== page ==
On this week's podcast: the artist-activists at the heart of Russia’s biggest protests in a decade and how the Indian government is using heritage and museums to re-write the history of the country. We talk to Lölja Nordic, an artist, DJ and activist in Saint Petersburg, who appeared in a video released this week by Pussy Riot, Russia’s most famous cultural activists, in support of "political prisoners" arrested in the protests across Russia. And we talk to the academic Sarover Zaidi about the Indian government's approach to the country's heritage. In this episode’s Work of the Week, the artist Navid Nuur talks about Walter De Maria’s New York Earth Room (1977).
    See acast.com/privacy for privacy and opt-out information.

    • 1 hr 8 min
    Botticelli and Leonardo: the new normal for Old Masters

    Botticelli and Leonardo: the new normal for Old Masters

    This week, the Old Masters in the digital age. We look at the $92m live-streamed auction sale (with fees) of a major Botticelli in New York and new research, including a study using artificial intelligence, into Leonardo’s Salvator Mundi.
    While a prize Botticelli sold for a record price for the early Renaissance master at Sotheby's, a Rembrandt, expected to fetch $20m-$30m, was withdrawn from the auction at the last minute. So as the coronavirus crisis continues, is this really a good moment to sell Old Masters? Scott Reyburn, who writes for The Art Newspaper and the New York Times, reflects on the results of the sale and the Old Masters market more generally.
    Then, Alison Cole, the editor of The Art Newspaper, explains the latest scientific findings about Salvator Mundi, the Leonardo painting that sold at Christie’s in 2017 for $450m—including a study using neural networks.
    And for this episode’s Work of the Week, the artist Gerard Byrne talks about a diorama in the Biological Museum, in Stockholm, which inspired Byrne’s series of photographs, Beasts, and a film installation, Film Inside an Image, both now showing in an online viewing room at kerlingallery.com.


    See acast.com/privacy for privacy and opt-out information.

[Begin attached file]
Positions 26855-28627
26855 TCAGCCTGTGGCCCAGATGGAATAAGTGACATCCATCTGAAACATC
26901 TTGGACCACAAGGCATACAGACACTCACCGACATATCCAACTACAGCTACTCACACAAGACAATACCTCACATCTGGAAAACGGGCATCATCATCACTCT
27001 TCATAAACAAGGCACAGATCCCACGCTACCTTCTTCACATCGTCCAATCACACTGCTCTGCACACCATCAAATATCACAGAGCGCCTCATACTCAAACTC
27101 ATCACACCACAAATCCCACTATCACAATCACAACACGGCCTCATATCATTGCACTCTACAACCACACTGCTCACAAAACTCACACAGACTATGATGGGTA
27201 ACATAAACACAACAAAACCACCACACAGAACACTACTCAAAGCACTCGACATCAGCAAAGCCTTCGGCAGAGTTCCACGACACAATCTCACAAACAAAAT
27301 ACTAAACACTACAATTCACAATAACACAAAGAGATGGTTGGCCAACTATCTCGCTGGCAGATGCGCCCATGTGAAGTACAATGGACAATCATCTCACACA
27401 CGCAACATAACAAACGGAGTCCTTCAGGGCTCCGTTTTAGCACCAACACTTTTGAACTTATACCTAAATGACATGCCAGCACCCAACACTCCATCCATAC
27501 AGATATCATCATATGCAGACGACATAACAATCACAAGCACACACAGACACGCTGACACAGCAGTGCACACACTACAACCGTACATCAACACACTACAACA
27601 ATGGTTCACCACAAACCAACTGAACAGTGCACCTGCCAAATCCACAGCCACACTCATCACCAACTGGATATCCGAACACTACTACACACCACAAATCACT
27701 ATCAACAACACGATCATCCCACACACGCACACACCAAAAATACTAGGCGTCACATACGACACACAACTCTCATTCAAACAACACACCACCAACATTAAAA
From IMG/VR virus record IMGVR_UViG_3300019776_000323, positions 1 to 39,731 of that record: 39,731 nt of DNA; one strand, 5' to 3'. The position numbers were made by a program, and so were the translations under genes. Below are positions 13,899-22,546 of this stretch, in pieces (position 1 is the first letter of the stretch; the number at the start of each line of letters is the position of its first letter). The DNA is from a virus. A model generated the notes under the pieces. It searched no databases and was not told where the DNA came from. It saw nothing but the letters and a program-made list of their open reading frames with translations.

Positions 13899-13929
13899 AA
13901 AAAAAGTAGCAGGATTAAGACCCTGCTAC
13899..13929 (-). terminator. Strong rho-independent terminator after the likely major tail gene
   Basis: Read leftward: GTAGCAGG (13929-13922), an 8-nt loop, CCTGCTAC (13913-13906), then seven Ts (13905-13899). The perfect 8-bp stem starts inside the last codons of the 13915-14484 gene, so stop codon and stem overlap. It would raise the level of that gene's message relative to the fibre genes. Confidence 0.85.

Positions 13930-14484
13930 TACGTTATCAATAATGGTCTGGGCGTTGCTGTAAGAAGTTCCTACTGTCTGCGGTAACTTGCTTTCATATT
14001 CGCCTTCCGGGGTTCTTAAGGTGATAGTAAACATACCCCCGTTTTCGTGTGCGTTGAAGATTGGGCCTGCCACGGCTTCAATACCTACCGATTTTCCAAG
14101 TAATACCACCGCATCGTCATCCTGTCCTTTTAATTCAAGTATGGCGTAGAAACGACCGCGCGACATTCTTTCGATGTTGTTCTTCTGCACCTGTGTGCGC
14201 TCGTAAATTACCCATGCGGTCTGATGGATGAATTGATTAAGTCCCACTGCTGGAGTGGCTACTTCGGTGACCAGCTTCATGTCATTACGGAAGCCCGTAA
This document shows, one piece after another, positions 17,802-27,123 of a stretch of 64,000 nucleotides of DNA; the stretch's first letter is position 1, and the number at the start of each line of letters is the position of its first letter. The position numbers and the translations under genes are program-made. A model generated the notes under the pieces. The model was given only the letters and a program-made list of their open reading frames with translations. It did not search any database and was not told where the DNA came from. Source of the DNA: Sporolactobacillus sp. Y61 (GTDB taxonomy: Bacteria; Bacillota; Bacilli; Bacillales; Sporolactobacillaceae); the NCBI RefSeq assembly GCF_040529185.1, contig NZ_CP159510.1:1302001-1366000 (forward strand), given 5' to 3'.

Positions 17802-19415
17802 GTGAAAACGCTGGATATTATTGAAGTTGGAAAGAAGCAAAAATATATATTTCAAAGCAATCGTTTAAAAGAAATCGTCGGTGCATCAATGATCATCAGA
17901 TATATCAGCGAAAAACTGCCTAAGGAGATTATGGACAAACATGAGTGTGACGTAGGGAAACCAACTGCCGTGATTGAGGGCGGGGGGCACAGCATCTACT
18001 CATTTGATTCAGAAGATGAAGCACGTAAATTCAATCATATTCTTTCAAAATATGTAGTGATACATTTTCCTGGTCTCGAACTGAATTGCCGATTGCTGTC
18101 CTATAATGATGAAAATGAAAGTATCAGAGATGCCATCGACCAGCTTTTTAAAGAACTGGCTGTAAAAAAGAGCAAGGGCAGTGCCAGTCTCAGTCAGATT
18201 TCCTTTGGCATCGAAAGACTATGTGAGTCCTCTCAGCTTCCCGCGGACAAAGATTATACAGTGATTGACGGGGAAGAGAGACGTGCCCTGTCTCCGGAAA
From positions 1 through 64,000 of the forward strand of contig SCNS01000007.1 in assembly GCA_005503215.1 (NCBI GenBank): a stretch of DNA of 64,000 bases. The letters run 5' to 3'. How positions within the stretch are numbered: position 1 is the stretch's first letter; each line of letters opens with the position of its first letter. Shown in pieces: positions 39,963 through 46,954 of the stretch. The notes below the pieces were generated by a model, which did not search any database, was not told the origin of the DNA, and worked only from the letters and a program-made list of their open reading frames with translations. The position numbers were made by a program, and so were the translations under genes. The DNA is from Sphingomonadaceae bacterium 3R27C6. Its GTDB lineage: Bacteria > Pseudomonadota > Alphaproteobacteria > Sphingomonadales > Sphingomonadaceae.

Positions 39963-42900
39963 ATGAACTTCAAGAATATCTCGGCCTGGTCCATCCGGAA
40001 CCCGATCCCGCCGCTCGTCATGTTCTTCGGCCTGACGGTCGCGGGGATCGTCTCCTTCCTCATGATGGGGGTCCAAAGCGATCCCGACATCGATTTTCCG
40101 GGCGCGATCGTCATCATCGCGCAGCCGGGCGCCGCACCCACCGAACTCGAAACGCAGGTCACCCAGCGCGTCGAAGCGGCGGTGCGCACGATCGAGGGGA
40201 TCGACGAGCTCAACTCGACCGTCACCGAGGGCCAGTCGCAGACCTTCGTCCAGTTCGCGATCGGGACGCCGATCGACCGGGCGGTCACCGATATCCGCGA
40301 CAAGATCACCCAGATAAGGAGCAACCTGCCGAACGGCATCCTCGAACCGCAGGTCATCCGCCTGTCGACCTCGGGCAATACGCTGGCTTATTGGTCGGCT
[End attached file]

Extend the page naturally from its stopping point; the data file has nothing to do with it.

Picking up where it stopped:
• 53 min
    What will Biden-Harris do for the visual arts?

    What will Biden-Harris do for the visual arts?

    This week: as Joe Biden and Kamala Harris are sworn in as the president and vice president of the United States, what might their administration do for the visual arts? We talk to Jori Finkel, a regular contributor to The Art Newspaper and The New York Times from Los Angeles. We explore an extraordinary story linking QAnon, the far-right conspiracy theory and hate group, and how its origins may lie in the activities of a collective of radical Italian artists in the 1990s, the Luther Blisset Project, with Eddy Frankel, the Culture editor of Time Out and founder of the art and football magazine OOF. And in this week’s Work of the Week, we actually look at 20 works: Alphonse Mucha’s Slav Epic, with Mucha’s grandson, John.


    See acast.com/privacy for privacy and opt-out information.

    • 51 min

Customer Reviews

4.7 out of 5
88 Ratings

88 Ratings

hilla1 ,

Superb

This show is interesting, informative, educational, entertaining and much more. Looking forward to each new episode. Keep up the good work!

Recidivist2018 ,

Excellent

Terrific podcast, excellent themes well explored by an astute presenter.

Soapsoane ,

I love this podcast: Ben’s Enthusiasm for art and artists is rich and informative

This is a great podcast: reminds me of the depth that Julia Hobsbawm’s podcast Editorial Intelligence reached: this paper and podcast is changing the way we think about news and art: in fact; News As Art!
Thanks!
Paula

Top Podcasts In Visual Arts

Listeners Also Subscribed To